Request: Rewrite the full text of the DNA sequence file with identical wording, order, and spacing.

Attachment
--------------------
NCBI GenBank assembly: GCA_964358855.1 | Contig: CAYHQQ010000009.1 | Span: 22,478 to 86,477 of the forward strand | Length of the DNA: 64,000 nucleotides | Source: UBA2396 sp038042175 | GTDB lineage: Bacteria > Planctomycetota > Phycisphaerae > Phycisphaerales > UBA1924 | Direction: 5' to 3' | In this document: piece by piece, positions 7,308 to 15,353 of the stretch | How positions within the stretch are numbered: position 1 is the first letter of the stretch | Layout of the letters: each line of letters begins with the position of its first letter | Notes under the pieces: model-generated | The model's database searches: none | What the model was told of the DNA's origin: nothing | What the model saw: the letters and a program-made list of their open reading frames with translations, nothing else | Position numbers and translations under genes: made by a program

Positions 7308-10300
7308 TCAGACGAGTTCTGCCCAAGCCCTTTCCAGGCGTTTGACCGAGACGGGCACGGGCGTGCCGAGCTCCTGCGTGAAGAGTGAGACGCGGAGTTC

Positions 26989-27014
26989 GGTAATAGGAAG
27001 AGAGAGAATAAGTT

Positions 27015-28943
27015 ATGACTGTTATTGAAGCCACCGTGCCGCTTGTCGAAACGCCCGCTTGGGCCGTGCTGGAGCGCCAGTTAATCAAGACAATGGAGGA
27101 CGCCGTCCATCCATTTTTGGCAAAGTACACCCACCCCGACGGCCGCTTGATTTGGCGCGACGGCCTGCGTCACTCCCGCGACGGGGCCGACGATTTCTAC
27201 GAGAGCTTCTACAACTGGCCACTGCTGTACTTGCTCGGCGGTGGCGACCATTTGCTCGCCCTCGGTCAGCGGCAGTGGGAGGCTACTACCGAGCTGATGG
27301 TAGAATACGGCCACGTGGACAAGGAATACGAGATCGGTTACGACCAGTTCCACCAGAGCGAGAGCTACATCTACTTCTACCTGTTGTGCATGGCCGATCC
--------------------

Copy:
NCBI GenBank assembly: GCA_964358855.1 | Contig: CAYHQQ010000009.1 | Span: 22,478 to 86,477 of the forward strand | Length of the DNA: 64,000 nucleotides | Source: UBA2396 sp038042175 | GTDB lineage: Bacteria > Planctomycetota > Phycisphaerae > Phycisphaerales > UBA1924 | Direction: 5' to 3' | In this document: piece by piece, positions 7,308 to 15,353 of the stretch | How positions within the stretch are numbered: position 1 is the first letter of the stretch | Layout of the letters: each line of letters begins with the position of its first letter | Notes under the pieces: model-generated | The model's database searches: none | What the model was told of the DNA's origin: nothing | What the model saw: the letters and a program-made list of their open reading frames with translations, nothing else | Position numbers and translations under genes: made by a program

Positions 7308-10300
7308 TCAGACGAGTTCTGCCCAAGCCCTTTCCAGGCGTTTGACCGAGACGGGCACGGGCGTGCCGAGCTCCTGCGTGAAGAGTGAGACGCGGAGTTC

Positions 26989-27014
26989 GGTAATAGGAAG
27001 AGAGAGAATAAGTT

Positions 27015-28943
27015 ATGACTGTTATTGAAGCCACCGTGCCGCTTGTCGAAACGCCCGCTTGGGCCGTGCTGGAGCGCCAGTTAATCAAGACAATGGAGGA
27101 CGCCGTCCATCCATTTTTGGCAAAGTACACCCACCCCGACGGCCGCTTGATTTGGCGCGACGGCCTGCGTCACTCCCGCGACGGGGCCGACGATTTCTAC
27201 GAGAGCTTCTACAACTGGCCACTGCTGTACTTGCTCGGCGGTGGCGACCATTTGCTCGCCCTCGGTCAGCGGCAGTGGGAGGCTACTACCGAGCTGATGG
27301 TAGAATACGGCCACGTGGACAAGGAATACGAGATCGGTTACGACCAGTTCCACCAGAGCGAGAGCTACATCTACTTCTACCTGTTGTGCATGGCCGATCC